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Mansfield Magazine

Difficult to Detect

Sep 22, 2015 09:17PM ● Published by Kevin

Don’t let cancer sneak up on you. Each year, ovarian cancer is diagnosed in nearly a quarter of a million women worldwide. According to the American Cancer Society, it is the fifth-leading cause of cancer-related death in women and is the most common cause of gynecologic cancer deaths. Only about 15 percent of ovarian cancers are found at the localized stage. But when found early — before it has spread outside the ovaries — the five-year survival rate is 92 percent, reports the American Society of Clinical Oncologists.

Unlike other types of cancer, ovarian cancer can be difficult to detect in its early stages because its symptoms are subtle — easily attributable to something else — and there is currently no effective screening strategy for detecting it. A Pap test does not screen for ovarian cancer (it identifies cancerous or precancerous changes in the cervix), and the CA-125 blood test, which measures a particular protein level in the blood, is not reliable. While elevated CA-125 blood levels are often found in women with ovarian cancer, there are also harmless reasons for high levels.

Instead, women have to be aware of changes in their bodies and advocate for their care. “Paying attention to your health and recognizing the signs, symptoms and risk factors associated with ovarian cancer can help women take steps to detect it at an early stage when the chance of a cure is higher,” says Paul Lansdowne, OB-GYN on the medical staff at Methodist Mansfield Medical Center.

Lansdowne advises women to be aware of these symptoms:

• Prolonged abdominal bloating

• Pain in the pelvic abdominal area

• Difficulty eating

• Feeling full quickly

• Unexplained nausea

• Feeling an urgent or frequent need to urinate.

Also tell your physician about any changes in your general health. That includes lumps, skin changes, pain, dizziness, fatigue, sleep problems, abdominal swelling with weight loss, menstrual changes and changes in eating, bowel or urinary habits.

“When these symptoms are caused by ovarian cancer, they tend to be more persistent or severe than what a woman would consider normal for her,” says Lansdowne. “If a woman has these symptoms more than 12 times a month, she should see her gynecologist.”

Early detection matters. “Women who are alert to these symptoms may be able to catch the disease in its early stages when it is easier to treat.”

Another step toward prevention is to review your family medical history. Although the majority of cases occur at random, the BRCA1 and BRCA2 mutations are associated with 10 to 15 percent of ovarian cancer cases. Since these genes are linked to both breast and ovarian cancer, women who have had breast cancer have an increased risk of ovarian cancer.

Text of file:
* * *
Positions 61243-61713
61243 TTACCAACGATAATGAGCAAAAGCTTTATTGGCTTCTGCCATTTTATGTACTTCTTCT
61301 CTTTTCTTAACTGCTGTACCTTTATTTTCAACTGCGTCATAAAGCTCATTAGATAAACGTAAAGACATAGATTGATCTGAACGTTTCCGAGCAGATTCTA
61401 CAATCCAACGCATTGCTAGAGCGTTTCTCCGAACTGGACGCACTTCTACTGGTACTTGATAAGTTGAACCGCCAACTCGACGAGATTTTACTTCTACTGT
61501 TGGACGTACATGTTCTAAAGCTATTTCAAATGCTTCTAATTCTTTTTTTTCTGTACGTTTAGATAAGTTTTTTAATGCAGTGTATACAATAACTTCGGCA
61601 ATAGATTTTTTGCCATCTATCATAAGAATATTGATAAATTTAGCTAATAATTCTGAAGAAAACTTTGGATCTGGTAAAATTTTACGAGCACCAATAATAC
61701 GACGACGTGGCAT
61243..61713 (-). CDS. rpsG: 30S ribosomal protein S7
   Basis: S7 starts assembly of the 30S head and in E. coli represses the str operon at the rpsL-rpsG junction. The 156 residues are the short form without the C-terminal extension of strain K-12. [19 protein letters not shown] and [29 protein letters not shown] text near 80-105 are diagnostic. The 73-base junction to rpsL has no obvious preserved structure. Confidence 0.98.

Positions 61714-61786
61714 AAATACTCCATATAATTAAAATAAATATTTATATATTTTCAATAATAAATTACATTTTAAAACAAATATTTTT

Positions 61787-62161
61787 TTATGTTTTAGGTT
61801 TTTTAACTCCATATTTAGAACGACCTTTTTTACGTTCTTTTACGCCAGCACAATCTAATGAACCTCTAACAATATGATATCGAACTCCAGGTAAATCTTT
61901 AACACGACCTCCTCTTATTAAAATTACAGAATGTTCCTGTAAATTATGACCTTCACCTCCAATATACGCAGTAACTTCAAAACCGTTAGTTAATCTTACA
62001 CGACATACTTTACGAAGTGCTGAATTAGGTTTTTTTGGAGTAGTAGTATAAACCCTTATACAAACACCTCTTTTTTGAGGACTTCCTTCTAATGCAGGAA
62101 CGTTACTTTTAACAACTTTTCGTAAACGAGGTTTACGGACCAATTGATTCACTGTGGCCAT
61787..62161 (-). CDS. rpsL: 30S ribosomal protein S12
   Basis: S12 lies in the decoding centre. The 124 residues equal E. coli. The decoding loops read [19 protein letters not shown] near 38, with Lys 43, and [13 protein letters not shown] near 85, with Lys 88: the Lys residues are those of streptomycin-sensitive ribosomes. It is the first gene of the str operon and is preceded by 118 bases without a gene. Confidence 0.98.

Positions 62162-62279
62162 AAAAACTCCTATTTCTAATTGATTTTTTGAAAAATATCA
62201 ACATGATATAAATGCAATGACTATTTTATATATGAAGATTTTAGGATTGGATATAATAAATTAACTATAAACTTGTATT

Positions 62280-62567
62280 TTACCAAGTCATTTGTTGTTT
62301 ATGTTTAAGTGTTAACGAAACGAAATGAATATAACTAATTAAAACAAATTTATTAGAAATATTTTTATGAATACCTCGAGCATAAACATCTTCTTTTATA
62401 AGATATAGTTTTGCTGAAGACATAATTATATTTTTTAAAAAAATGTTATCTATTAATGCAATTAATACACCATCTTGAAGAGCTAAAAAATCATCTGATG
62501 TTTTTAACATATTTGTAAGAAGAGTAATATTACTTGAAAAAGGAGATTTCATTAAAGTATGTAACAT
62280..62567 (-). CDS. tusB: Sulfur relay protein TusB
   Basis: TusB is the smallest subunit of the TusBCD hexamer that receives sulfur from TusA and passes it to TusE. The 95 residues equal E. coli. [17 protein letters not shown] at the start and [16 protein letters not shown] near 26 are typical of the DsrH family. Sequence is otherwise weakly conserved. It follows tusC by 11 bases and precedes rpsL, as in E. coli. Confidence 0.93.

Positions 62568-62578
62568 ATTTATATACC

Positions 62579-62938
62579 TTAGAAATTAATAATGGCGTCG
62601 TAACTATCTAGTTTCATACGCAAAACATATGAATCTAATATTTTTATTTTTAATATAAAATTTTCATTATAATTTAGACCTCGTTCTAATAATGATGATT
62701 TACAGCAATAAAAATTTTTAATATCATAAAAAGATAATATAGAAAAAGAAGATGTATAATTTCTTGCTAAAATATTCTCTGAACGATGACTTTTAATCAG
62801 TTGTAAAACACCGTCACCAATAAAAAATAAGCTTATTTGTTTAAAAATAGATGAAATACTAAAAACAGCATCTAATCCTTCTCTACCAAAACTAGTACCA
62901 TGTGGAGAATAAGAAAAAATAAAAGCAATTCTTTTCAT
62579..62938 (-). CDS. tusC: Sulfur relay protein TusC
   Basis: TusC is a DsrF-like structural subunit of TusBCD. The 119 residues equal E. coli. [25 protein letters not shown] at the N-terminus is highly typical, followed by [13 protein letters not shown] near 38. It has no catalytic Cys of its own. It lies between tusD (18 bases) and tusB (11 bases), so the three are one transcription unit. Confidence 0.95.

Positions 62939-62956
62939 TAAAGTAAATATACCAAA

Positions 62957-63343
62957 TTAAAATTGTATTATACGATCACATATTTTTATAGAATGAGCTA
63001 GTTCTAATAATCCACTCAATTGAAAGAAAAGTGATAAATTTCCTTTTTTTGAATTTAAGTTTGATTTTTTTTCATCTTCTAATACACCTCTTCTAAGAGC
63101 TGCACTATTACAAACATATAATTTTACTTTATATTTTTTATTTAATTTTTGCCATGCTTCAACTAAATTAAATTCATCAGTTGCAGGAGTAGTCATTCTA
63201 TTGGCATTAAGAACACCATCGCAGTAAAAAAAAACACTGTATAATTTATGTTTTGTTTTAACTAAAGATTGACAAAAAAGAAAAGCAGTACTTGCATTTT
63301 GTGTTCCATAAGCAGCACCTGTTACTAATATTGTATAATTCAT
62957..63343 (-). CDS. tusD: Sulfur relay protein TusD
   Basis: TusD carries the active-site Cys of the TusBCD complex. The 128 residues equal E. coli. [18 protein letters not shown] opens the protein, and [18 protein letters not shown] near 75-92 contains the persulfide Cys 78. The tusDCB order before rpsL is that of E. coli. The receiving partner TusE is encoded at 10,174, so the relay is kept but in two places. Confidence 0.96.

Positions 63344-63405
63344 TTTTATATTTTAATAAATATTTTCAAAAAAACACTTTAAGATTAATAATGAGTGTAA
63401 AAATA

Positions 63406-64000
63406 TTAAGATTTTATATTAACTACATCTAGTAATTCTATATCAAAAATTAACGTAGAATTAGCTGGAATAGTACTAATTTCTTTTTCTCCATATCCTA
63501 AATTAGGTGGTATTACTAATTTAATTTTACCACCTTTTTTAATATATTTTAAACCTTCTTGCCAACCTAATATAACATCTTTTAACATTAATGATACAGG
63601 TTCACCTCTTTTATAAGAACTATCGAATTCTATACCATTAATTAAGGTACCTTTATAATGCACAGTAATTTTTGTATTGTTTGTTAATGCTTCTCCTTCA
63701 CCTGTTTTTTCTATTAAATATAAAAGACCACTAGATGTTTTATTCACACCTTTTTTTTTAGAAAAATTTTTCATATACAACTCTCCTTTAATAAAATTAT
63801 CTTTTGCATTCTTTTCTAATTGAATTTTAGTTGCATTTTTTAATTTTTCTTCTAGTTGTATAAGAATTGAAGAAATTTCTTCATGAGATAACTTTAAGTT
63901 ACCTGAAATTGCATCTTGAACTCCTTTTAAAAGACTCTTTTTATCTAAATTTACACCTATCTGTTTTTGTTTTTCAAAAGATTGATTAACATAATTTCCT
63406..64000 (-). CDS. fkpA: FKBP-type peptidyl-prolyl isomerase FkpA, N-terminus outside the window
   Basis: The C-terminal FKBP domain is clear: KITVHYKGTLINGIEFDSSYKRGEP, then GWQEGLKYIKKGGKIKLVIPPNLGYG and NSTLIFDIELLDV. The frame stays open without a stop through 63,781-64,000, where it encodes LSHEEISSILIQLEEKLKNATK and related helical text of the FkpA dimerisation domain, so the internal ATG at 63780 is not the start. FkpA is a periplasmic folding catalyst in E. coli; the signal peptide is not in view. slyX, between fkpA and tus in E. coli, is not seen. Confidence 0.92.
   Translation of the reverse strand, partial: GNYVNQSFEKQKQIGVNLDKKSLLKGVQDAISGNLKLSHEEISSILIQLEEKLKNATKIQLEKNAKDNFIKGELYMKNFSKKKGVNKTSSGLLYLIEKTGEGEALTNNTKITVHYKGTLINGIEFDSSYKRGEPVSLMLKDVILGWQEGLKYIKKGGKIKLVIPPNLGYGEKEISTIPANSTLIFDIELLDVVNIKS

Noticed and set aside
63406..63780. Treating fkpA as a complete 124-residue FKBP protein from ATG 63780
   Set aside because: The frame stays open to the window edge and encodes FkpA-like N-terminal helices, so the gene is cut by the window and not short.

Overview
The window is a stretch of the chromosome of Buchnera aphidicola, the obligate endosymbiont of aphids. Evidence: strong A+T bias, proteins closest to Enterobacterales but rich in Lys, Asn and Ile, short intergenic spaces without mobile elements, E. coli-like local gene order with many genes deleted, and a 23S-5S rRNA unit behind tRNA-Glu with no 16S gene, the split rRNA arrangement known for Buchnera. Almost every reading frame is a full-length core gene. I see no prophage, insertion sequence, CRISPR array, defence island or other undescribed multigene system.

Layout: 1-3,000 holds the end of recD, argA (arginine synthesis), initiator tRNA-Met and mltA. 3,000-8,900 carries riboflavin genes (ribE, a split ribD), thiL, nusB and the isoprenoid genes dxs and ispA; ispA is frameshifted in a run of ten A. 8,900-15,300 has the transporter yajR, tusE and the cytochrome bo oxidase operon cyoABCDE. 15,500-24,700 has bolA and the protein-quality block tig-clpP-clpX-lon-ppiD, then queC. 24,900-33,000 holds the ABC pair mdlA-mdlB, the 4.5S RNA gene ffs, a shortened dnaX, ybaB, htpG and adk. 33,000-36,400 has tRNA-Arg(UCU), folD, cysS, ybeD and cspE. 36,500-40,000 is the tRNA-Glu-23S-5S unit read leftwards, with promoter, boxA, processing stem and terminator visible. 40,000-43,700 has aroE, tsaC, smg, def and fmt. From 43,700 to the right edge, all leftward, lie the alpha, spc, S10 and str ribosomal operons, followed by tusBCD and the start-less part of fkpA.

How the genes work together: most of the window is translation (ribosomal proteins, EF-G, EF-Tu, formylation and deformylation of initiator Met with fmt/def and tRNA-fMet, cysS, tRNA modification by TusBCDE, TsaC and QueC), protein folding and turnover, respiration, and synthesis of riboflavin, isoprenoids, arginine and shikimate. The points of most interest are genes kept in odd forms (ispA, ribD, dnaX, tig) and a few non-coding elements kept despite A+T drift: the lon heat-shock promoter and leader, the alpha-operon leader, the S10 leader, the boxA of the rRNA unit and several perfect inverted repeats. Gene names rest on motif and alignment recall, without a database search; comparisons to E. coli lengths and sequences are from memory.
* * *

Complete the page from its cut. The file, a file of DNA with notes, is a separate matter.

If a family member has had ovarian cancer, genetic screening should be scheduled early to identify predisposing factors, when treatment is often more effective. A gynecologic oncologist should perform these screenings and discuss options and next steps if the mutations are present.

What is ovarian cancer? Ovarian cancer consists of a group of cancers that originate from the various tissues within the ovary. Many types of tumors that start in the ovaries are benign (noncancerous) and never spread beyond the ovary. Women with these types of tumors can be treated with a full or partial removal of the organ. Other types of tumors are malignant and can spread. These require more extensive treatments.

The three types of ovarian cancers include:

• Epithelial – generally in women age 50 and older, and the most common.

• Germ Cell – typically found in young women, from as early as birth to 25 years.

• Stromal Cell – can be found in women of all ages, and the least common.

Epithelial ovarian cancer, the most common type, rises from the ovarian surface and spreads rapidly throughout the abdominal cavity. The lifetime risk for women diagnosed with this type is about 1 in 70. It is typically seen in women over the age of 50 who are postmenopausal, but it can occur in women who are still menstruating.

“Since ovarian cancer does not reveal early signs or symptoms in most cases, the majority of women who are diagnosed with epithelial ovarian cancer are usually at an advanced stage of 3 or 4,” says Lansdowne.

What if ovarian cancer is detected? Ovarian cancer is highly treatable and responsive to surgery and chemotherapy. Treatment options usually include removal of all visible tumors, tubes and ovaries along with a hysterectomy. Chemotherapy is typically used either before and/or after surgery.

So how can a woman reduce her risk? There is no way of preventing ovarian cancer, but there are factors that seem to reduce a woman’s risk of developing it. Women who had a significant number of pregnancies, women who breast-fed and women who took oral birth control for five or more years in their lifetime have shown to have a significantly lower risk of ovarian cancer.

A little attention to your health goes a long way. 

Written by Angel Biasatti, director of community and public relations at Methodist Mansfield Medical Center.

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